The function may be called by the names: g03dcc or nag_mv_discrim_group.
Discriminant analysis is concerned with the allocation of observations to groups using information from other observations whose group membership is known, ; these are called the training set. Consider variables observed on populations or groups. Let be the sample mean and the within-group variance-covariance matrix for the th group; these are calculated from a training set of observations with observations in the th group, and let be the th observation from the set of observations to be allocated to the groups. The observation can be allocated to a group according to a selected rule. The allocation rule or discriminant function will be based on the distance of the observation from an estimate of the location of the groups, usually the group means. A measure of the distance of the observation from the th group mean is given by the Mahalanobis distance, :
If the pooled estimate of the variance-covariance matrix is used rather than the within-group variance-covariance matrices, then the distance is:
Instead of using the variance-covariance matrices and , g03dcc uses the upper triangular matrices and supplied by g03dac such that and . can then be calculated as where or as appropriate.
In addition to the distances, a set of prior probabilities of group membership, , for , may be used, with . The prior probabilities reflect your view as to the likelihood of the observations coming from the different groups. Two common cases for prior probabilities are , that is, equal prior probabilities, and , for , that is, prior probabilities proportional to the number of observations in the groups in the training set.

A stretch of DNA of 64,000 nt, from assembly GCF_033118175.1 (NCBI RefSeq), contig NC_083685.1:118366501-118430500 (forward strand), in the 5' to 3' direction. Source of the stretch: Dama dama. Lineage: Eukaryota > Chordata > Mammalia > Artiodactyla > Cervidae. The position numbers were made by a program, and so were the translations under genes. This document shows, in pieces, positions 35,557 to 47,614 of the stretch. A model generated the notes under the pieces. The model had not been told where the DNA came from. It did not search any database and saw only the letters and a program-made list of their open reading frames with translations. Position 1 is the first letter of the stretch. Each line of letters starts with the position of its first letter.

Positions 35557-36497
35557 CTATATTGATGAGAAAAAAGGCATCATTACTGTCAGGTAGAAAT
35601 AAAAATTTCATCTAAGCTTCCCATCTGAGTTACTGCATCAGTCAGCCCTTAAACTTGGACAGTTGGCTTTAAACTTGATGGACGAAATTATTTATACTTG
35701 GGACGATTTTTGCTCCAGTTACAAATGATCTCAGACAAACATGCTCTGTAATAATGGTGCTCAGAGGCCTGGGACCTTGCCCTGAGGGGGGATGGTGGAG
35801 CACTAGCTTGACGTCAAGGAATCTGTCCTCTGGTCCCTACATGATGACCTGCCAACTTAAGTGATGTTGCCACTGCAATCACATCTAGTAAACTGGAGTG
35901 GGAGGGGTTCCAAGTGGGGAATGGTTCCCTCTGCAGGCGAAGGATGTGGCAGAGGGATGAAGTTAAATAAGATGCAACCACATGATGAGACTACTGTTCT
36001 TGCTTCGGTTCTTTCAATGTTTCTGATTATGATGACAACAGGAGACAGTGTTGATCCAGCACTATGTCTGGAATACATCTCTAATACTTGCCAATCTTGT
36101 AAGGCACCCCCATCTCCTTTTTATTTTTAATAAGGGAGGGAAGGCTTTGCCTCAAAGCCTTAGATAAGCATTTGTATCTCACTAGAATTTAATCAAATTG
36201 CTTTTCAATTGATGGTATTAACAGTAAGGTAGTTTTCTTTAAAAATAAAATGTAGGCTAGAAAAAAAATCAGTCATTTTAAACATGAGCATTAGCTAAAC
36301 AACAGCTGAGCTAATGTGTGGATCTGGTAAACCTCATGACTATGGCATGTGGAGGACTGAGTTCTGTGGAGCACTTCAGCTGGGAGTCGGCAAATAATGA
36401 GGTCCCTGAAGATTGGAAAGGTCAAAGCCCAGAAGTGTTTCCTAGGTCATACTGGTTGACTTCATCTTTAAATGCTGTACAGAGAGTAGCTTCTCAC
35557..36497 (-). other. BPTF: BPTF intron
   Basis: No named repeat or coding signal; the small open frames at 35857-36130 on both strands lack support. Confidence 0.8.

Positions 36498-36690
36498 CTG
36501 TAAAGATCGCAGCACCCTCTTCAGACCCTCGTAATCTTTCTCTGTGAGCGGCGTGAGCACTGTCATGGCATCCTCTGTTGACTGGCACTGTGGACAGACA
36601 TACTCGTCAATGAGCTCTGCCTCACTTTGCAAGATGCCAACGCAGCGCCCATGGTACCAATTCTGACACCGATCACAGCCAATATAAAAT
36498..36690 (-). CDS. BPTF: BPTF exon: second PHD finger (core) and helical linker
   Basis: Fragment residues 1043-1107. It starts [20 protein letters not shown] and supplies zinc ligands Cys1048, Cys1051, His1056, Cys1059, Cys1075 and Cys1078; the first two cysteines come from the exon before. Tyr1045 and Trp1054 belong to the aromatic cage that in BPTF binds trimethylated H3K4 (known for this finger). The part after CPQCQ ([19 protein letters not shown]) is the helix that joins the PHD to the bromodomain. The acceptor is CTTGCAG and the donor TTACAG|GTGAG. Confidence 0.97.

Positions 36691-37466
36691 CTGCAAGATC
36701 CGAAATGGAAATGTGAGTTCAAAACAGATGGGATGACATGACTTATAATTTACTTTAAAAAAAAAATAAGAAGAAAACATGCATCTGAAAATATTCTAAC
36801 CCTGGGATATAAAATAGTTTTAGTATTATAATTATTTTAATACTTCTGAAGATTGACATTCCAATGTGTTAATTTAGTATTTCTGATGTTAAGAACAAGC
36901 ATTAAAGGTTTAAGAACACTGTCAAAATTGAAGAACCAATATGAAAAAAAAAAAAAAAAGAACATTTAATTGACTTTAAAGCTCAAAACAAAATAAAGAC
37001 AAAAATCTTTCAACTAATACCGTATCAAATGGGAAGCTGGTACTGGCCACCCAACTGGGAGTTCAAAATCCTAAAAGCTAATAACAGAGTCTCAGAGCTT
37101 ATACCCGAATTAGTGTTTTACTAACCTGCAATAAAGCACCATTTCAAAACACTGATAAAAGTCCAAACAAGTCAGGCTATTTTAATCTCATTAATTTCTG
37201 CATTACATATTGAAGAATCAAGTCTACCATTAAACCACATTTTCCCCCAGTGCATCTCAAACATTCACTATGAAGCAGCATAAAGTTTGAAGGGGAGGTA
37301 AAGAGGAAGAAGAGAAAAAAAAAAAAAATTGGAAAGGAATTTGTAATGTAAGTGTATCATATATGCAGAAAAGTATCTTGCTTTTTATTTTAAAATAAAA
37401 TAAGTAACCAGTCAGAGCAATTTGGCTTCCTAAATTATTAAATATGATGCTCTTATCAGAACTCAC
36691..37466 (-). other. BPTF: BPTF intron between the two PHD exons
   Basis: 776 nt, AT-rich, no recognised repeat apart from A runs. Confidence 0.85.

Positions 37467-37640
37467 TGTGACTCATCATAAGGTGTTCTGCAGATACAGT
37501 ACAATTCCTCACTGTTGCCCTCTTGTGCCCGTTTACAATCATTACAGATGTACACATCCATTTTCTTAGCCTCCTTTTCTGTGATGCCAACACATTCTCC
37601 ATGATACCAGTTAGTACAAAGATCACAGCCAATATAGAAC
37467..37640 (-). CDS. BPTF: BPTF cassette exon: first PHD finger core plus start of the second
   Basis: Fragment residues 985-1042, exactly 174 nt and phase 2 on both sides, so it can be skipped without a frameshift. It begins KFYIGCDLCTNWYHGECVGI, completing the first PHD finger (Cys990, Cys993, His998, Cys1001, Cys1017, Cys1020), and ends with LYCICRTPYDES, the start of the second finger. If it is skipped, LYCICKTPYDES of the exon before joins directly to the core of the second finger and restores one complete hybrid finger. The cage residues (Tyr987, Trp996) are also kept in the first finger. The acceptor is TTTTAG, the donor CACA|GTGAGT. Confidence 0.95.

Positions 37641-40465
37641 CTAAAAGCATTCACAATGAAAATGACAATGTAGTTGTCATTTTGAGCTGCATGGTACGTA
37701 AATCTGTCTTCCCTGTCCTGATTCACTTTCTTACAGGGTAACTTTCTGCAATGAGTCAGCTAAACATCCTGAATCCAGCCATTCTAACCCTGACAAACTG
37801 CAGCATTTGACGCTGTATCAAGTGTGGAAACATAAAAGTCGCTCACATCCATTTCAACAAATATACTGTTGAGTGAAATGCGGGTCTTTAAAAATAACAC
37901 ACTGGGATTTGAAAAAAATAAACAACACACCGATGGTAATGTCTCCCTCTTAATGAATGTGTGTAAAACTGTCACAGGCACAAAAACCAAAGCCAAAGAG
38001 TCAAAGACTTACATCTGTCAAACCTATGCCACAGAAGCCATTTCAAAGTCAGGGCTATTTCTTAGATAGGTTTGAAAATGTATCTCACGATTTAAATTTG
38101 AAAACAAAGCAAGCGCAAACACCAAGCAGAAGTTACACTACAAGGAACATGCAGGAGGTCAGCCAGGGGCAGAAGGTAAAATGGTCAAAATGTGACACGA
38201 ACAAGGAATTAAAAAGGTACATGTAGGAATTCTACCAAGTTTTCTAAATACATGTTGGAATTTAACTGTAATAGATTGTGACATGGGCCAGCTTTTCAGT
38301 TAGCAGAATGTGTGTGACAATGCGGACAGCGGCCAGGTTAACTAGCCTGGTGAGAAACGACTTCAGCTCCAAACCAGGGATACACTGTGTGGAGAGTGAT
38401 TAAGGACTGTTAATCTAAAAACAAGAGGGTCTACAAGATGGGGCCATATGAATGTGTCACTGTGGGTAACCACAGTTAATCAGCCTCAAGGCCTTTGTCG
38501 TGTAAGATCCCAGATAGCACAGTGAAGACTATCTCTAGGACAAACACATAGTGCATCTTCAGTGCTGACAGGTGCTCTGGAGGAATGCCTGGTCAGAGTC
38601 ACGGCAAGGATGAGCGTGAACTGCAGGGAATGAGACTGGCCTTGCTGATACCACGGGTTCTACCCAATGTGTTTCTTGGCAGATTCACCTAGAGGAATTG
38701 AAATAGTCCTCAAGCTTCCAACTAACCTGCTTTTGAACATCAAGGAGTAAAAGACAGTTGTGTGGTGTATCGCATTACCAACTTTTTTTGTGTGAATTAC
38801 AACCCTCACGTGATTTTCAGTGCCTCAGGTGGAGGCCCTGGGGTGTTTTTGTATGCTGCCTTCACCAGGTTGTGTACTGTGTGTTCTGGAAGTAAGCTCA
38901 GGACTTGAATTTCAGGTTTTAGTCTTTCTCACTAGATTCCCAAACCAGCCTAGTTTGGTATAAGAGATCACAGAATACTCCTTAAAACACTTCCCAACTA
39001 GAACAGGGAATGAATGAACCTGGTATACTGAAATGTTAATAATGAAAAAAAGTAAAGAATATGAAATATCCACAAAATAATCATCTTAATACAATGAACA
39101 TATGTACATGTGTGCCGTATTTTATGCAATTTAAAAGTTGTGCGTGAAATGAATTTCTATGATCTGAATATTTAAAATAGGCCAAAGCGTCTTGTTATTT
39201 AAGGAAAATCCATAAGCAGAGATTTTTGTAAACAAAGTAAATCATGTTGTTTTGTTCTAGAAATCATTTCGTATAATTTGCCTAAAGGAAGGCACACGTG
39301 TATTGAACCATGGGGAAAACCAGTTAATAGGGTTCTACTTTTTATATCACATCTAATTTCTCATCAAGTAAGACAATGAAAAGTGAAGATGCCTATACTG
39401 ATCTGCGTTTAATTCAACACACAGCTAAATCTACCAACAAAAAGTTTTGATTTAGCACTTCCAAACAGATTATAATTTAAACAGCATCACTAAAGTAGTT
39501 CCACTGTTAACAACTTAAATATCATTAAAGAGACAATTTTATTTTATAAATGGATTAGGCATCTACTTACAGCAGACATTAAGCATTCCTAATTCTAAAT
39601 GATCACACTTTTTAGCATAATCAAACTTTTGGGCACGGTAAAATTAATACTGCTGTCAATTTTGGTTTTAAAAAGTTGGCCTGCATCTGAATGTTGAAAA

g03dcc uses one of four allocation rules. In all four rules the variables are assumed to follow a multivariate Normal distribution with mean and variance-covariance matrix if the observation comes from the th group. The different rules depend on whether or not the within-group variance-covariance matrices are assumed equal, i.e., , and whether a predictive or estimative approach is used. If is the probability of observing the observation from group , then the posterior probability of belonging to group is:
In the estimative approach, the arguments and in (3) are replaced by their estimates calculated from . In the predictive approach, a non-informative prior distribution is used for the arguments and a posterior distribution for the arguments, , is found. A predictive distribution is then obtained by integrating over the argument space. This predictive distribution then replaces in (3). See Aitchison and Dunsmore (1975), Aitchison et al. (1977) and Moran and Murphy (1979) for further details.
The observation is allocated to the group with the highest posterior probability. Denoting the posterior probabilities, , by , the four allocation rules are:
(i)Estimative with equal variance-covariance matrices – Linear Discrimination.
(ii)Estimative with unequal variance-covariance matrices – Quadratic Discrimination.
(iii)Predictive with equal variance-covariance matrices.
(iv)Predictive with unequal variance-covariance matrices
In the above the appropriate value of from (1) or (2) is used. The values of the are standardized so that,
Moran and Murphy (1979) show the similarity between the predictive methods and methods based upon likelihood ratio tests.